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Excerpted from the GeneReview: Autoimmune Lymphoproliferative Syndrome
Autoimmune lymphoproliferative syndrome (ALPS), caused by defective lymphocyte homeostasis, is characterized by the following: Non-malignant lymphoproliferation (lymphadenopathy, hepatosplenomegaly with or without hypersplenism) that often improves with age. Autoimmune disease, mostly directed toward blood cells. Lifelong increased risk for both Hodgkin and non-Hodgkin lymphoma. In ALPS-FAS (the most common and best-characterized type of ALPS, associated with heterozygous germline pathogenic variants in FAS), non-malignant lymphoproliferation typically manifests in the first years of life, inexplicably waxes and wanes, and then often decreases without treatment in the second decade of life; in many affected individuals, however, neither splenomegaly nor the overall expansion of lymphocyte subsets in peripheral blood decreases. Although autoimmunity is often not present at the time of diagnosis or at the time of the most extensive lymphoproliferation, autoantibodies can be detected before autoimmune disease manifests clinically. In ALPS-FAS caused by homozygous or compound heterozygous (biallelic) pathogenic variants in FAS, severe lymphoproliferation occurs before, at, or shortly after birth, and usually results in death at an early age. ALPS-sFAS, resulting from somatic FAS pathogenic variants in selected cell populations, notably the alpha/beta double-negative T cells (α/β-DNT cells), appears to be similar to ALPS-FAS resulting from heterozygous germline pathogenic variants in FAS, although lower incidence of splenectomy and lower lymphocyte counts have been reported in ALPS-sFAS and no cases of lymphoma have yet been published.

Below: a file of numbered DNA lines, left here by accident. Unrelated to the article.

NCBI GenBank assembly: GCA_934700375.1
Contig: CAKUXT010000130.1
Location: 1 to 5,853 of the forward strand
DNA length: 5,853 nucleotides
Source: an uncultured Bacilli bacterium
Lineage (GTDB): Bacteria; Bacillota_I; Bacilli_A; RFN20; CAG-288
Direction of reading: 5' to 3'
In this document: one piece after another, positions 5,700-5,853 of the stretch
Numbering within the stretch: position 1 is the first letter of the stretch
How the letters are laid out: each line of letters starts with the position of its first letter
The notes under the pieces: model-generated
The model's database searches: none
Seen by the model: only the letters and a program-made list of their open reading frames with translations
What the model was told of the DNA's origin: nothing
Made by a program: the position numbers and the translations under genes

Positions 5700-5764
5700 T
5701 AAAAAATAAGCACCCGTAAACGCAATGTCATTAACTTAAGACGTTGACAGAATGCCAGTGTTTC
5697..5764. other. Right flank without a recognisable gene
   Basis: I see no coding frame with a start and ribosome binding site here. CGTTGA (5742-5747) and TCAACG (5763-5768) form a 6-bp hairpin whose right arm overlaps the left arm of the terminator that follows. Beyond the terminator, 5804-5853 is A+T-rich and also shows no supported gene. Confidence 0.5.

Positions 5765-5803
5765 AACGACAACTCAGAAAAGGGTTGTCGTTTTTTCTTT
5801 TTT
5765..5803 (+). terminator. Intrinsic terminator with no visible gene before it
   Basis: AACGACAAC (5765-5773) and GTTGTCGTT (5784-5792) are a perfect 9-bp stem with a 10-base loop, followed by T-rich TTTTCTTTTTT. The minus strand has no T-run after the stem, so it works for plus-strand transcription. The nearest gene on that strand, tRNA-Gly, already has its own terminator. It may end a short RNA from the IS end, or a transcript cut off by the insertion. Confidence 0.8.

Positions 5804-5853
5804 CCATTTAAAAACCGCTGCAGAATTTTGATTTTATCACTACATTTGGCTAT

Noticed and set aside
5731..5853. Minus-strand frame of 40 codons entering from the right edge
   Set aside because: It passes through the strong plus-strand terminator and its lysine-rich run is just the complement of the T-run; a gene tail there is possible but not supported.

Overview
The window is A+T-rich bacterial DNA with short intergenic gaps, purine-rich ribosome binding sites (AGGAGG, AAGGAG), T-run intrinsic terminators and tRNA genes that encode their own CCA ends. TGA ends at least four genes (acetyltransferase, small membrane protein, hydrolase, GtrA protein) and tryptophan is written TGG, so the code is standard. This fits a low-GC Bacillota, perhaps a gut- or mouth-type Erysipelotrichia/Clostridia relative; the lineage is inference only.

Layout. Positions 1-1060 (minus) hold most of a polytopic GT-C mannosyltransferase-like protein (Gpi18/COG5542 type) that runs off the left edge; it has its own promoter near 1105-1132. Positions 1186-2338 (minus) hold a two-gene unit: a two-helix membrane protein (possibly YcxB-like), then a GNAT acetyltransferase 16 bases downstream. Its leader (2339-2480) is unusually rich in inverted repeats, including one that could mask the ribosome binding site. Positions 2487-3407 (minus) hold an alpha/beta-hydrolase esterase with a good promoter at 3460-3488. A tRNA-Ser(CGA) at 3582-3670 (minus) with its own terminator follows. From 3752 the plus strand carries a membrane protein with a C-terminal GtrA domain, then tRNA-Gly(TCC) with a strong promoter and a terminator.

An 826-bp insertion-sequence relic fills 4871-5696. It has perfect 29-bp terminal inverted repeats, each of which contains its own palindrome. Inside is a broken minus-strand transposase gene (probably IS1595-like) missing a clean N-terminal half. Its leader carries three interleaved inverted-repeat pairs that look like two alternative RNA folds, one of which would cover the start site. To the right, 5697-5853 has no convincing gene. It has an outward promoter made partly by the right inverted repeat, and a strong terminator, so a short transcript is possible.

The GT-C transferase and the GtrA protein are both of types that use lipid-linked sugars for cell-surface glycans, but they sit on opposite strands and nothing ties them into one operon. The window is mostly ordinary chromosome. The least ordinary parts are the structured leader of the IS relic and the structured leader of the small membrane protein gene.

Genes See tests for all associated and related genes

  • Also known as: ALPS1A, APO-1, APT1, CD95, FAS1, FASTM, TNFRSF6, FAS
    Summary: Fas cell surface death receptor

  • Also known as: ALPS1B, APT1LG1, APTL, CD178, CD95-L, CD95L, FASL, TNFSF6, TNLG1A, FASLG
    Summary: Fas ligand

Clinical features


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Practice guidelines

  • NIH, 2009
    Revised diagnostic criteria and classification for the autoimmune lymphoproliferative syndrome (ALPS): report from the 2009 NIH International Workshop

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